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The voltage dependence of the chloride conductance of frog muscle


Journal of Physiology 227(1): 275-290
The voltage dependence of the chloride conductance of frog muscle
1. The effect of extracellular pH changes on the voltage-current relation of frog muscle membrane has been studied using intracellular microelectrodes. To reduce the cation conductance of the membrane, potassium in Ringer solution was replaced by rubidium.2. When the relatively impermeant methyl sulphate ion replaced extracellular chloride the membrane conductance was low, time independent and little influenced by extracellular pH changes. The voltage-current relation was linear at both high and low pH values.3. In rubidium Ringer solution at pH 7.4 the membrane conductance fell as the inside of the fibre was made more negative, in a manner consistent with the predictions of the constant field theory.4. At a high pH value (9.8) the resting conductance was high, but it fell steeply as the membrane potential was increased; for large hyperpolarizing voltages the membrane current tended to a limiting value. The voltage-current relation crossed those recorded at pH 7.4 and 5.0.5. In acid Ringer solution (pH 5.0) the resting membrane conductance was low and remained constant until the membrane potential was hyperpolarized more than 30 mV beyond the resting value; the conductance then rose as the membrane potential was further increased. For large hyperpolarizations the membrane conductance was higher at pH 5.0 than at pH 9.8.6. Experiments using two successive, identical, constant current pulses suggested that the membrane conductance altered during the passage of current across the membrane; in alkaline solution the conductance fell with time, in acid solution it rose.7. Because no time or voltage dependence of the membrane conductance was seen in the absence of chloride ions it is inferred that the movements of chloride ions across the muscle membrane are responsible for both the time and voltage dependent alterations in membrane conductance seen at different pH values.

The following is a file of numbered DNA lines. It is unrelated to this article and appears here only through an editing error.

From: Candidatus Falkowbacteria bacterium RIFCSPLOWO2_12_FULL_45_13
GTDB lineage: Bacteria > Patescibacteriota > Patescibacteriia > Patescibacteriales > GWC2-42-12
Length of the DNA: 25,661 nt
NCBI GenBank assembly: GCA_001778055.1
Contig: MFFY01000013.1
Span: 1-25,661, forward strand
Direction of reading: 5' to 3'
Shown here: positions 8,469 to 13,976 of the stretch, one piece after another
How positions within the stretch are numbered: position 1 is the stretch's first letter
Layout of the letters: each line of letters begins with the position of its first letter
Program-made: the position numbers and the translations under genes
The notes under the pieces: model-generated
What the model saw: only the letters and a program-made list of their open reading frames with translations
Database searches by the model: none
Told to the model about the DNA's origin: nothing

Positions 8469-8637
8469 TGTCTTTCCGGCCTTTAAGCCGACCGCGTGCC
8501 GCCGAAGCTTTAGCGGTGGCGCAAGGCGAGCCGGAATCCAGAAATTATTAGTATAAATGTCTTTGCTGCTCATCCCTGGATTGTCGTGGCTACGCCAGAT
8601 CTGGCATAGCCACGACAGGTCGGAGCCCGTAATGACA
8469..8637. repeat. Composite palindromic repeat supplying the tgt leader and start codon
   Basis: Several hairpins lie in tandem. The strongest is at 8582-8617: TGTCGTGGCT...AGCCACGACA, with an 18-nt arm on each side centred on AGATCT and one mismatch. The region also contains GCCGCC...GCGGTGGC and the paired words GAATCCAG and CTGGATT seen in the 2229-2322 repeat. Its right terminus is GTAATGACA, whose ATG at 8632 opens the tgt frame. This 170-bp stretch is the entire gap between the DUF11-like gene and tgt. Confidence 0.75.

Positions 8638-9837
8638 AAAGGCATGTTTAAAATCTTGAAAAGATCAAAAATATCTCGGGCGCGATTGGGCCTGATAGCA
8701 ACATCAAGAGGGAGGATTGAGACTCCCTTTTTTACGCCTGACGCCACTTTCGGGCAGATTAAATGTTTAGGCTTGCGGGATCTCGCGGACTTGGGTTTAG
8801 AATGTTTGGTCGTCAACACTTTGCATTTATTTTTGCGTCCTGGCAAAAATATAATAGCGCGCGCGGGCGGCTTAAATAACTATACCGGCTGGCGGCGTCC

Accession: 006792933

PMID: 4539587

DOI: 10.1113/jphysiol.1972.sp010032



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